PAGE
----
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Monday
Jan282013

Courier Prime

John August has just released Courier Prime, a free typeface designed specifically for screenplays. John calls it “Courier, but better.” I think it’s beautiful.

Screenwriting began in the era of typewriters, and it’s always been served raw. What the screenwriter pulls out of the typewriter isn’t a manuscript to be sent to the publisher — it’s the final product.

Over the years, the tools have changed, with the advent of computers and printers and PDFs. But we still expect scripts to look like they came out of a typewriter.

It was for a typewriter, not a high-fidelity screen or printer, that Courier was designed, as John goes on to explain. I’ve always had a love/hate thing for Courier, and John’s history lesson helps explain why. Give it a read, and give Courier Prime a try.

Reader Comments (5)

Hi Stu,

seems the link to the Courier Prime leads to a classical message " Service Temporar unavailable due to a server internal error" ... Do you think is really temporary or they are moving that link?

Thanks a lot for sharing youre knowledge and youre love for cinematography w us !

Cheers

January 29, 2013 | Registered CommenterFederico DeV

Lovely. Thanks for that little tidbit.

January 29, 2013 | Registered CommenterKent Wiley

Hi Stu,

I love the Courier Prime font, but just a heads up: when I switched a 15-and-a-half-page animation episode script in Final Draft from Courier Final Draft to Courier Prime, the page count suddenly ballooned to nearly 16-and-a-half-pages. For broadcast timing reasons, our scripts have a hard 15.5 page count, so this sudden artificial change in length is a problem. Obviously your mileage may vary, but it's something to check carefully when using this font...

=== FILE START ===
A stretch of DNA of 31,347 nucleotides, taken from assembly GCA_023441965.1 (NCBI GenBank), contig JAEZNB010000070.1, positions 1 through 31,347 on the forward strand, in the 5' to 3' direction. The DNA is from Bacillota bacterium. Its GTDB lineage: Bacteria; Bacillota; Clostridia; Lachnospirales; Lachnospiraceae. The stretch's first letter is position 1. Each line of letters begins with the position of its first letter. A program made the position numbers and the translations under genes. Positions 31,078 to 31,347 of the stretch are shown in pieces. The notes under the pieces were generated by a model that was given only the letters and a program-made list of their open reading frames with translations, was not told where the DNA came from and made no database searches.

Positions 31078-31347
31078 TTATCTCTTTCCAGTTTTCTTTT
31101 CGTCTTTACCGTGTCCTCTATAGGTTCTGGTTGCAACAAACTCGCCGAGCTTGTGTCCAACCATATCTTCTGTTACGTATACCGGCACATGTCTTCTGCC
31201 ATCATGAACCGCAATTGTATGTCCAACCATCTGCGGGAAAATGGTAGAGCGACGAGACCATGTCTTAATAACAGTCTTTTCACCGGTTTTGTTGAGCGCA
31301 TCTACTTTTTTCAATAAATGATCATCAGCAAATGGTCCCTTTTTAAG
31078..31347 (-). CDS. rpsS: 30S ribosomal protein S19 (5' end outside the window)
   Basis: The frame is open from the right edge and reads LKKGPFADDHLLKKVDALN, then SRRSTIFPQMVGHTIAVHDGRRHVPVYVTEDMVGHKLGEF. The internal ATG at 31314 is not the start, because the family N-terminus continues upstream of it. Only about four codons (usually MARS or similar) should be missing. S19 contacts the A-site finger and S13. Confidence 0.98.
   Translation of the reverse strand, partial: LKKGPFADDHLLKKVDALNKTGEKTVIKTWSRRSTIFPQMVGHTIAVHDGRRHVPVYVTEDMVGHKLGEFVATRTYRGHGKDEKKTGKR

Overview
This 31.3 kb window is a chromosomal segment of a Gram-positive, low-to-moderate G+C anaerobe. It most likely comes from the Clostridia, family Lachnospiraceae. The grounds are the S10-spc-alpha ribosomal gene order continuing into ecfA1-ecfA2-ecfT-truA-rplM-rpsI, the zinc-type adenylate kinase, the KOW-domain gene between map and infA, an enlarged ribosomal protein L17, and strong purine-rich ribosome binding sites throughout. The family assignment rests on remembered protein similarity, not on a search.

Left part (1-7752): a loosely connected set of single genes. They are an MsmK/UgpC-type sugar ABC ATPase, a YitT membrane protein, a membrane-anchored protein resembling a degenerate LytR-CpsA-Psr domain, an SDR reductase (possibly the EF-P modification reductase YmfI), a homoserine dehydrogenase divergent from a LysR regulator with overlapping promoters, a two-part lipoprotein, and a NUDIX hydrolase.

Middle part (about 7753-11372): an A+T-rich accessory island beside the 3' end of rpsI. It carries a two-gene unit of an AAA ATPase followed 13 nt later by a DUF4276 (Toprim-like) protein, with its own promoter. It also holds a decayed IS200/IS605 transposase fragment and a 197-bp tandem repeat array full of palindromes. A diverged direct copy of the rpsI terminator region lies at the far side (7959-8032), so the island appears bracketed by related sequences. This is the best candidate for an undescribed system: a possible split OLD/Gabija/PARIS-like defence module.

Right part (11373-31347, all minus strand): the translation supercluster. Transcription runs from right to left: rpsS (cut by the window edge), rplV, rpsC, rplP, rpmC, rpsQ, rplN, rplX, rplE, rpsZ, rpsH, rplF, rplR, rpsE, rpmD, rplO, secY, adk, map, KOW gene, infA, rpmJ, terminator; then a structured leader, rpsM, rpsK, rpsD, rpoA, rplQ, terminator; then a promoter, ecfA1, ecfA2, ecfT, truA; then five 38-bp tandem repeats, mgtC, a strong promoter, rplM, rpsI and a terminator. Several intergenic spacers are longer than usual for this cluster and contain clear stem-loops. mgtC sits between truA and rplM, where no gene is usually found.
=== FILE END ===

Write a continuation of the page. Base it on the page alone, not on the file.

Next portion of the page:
February 1, 2013 | Registered CommenterSteve Majaury

@Steve Marjaury

There seems to be an explanation for your problem on the font's page. http://quoteunquoteapps.com/courierprime/

The font is designed for screenwriting so it is the exact same size, but it seems final draft does something funny with line breaks (on windows only even?) which is out of the font designer's hands, so the page breaks move when you convert.

Though I surmise you would end up with the same length document if you typed it out in prime in the first place. That will make sharing editable final draft documents a bit problematic. I haven't tried it yet but I use movie magic, (and its terrible UI) so who knows what I'll get.

February 1, 2013 | Registered CommenterRussell Anway

Thanks very much for pointing this out Russell! I think that really might be the problem: I'm on a Mac, but one of the script editors is on a PC, using Final Draft for Windows. Clearly the switch from one "engine' to the other is messing up the formatting. I'll do some tests on an original document started in FD with Courier Prime and see if it changes the spacing when I switch fonts...

February 1, 2013 | Registered CommenterSteve Majaury
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